The London Art Book Fair opens to the public today at the Whitechapel Gallery in London.
For this 5th edition, the fair features contemporary art publishers from as far as Colombia (la silueta), the United States (University of Chicago Press) or Canada (Bywater Bros. Editions). Major publishers such as Thames & Hudson or Hatje Cantz are present alongside smaller ones that have nonetheless an interesting offering.
If it was interesting to discover The Many Faces of Jonathan Yeo published by Art/Books ahead of seeing the exhibition at the National Portrait Gallery or to rediscover Gutai: Decentering Modernism by The University Press of Chicago.
Putting publications aside, I focused on artist’ books for a moment. Unexpectedly in a book fair I have been inexorably attracted to works using the cut-out technique. Rather than making content by filling in blank pages, the chosen artists create artists’ books out of the deletion or destruction of a pre-exisitng publication. Here 3 exhibitors whose artists’ books have caught my eye:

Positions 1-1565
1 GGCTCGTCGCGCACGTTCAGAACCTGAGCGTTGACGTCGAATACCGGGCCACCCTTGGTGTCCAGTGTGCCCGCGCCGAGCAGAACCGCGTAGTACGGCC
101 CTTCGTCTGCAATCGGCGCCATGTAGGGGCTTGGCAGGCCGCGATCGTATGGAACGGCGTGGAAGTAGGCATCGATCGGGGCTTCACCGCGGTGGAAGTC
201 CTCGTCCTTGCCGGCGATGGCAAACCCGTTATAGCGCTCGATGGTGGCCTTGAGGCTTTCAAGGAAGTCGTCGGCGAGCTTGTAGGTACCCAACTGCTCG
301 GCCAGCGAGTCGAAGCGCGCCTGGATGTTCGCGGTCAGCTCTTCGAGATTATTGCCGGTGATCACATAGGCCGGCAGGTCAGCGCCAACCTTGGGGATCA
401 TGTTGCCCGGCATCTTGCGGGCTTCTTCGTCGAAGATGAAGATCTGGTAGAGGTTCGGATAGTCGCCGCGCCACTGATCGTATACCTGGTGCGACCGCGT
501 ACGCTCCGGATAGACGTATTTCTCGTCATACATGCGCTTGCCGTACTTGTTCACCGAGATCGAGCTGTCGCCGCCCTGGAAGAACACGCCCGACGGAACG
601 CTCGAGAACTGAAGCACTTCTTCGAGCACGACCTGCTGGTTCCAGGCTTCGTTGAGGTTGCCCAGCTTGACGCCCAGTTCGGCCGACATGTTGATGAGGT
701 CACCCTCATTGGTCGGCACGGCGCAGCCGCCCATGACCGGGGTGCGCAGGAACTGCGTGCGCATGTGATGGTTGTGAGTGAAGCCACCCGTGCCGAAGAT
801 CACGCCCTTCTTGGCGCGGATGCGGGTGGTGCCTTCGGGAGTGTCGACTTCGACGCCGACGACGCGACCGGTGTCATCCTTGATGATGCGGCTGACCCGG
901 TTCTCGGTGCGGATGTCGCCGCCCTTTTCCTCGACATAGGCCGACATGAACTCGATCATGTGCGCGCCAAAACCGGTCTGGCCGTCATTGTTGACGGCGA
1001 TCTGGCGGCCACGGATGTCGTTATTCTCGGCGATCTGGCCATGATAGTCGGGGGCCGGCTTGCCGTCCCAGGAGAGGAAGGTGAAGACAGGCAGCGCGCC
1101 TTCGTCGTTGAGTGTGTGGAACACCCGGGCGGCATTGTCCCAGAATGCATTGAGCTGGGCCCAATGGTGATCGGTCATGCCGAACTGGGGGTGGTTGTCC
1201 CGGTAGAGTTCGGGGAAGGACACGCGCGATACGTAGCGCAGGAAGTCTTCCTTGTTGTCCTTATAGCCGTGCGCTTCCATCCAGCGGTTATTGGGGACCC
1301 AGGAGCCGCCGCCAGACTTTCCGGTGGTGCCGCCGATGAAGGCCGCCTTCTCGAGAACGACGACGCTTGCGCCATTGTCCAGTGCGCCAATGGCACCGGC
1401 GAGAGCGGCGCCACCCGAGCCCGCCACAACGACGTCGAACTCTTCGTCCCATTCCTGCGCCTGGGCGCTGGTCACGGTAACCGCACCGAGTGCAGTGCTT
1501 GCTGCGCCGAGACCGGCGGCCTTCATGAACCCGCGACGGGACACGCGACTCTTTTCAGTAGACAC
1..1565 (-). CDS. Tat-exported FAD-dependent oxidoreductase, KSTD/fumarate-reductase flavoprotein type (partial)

1. Riflemaker with Francesca Lowe – Stand 11
In one of the works from the 2012 series Untitled Book-Cut, Francesca Lowe represents a tree through a delicate work of cutting out a magazine. The sequence is amazingly logical should one forget for an instant that it has been reversed.
A book > a leaf > a tree.
2. Edinburgh College of Art, Second Century Press with Emily Moore – Stand 61
Emily Moore is a young graduate of the Edinburgh College of Art who chose to hand-cut paper pages and laser-cut plywood. The resulting artist book gives a feeling of layering despite the removal of material, a result seemingly in line with her work on canvas or paper.
3. KALEID Editions with Nathalie Brand and Victoria Browne – Stand 17
This delicate work by Nathalie Brans was conceived for an exhibition at Museum Elburg, in response to the Lunarium, an instrument showing the moon orbiting the Earth.
Victoria Browne created this intricate artist book in response to Edwin Abbott’s ‘Flatland” A Romance of Many Dimensions’, 1884. She made the book evolve from a two dimensional sheet of paper, cut, scored and folded into a three dimensional extended axonometric square.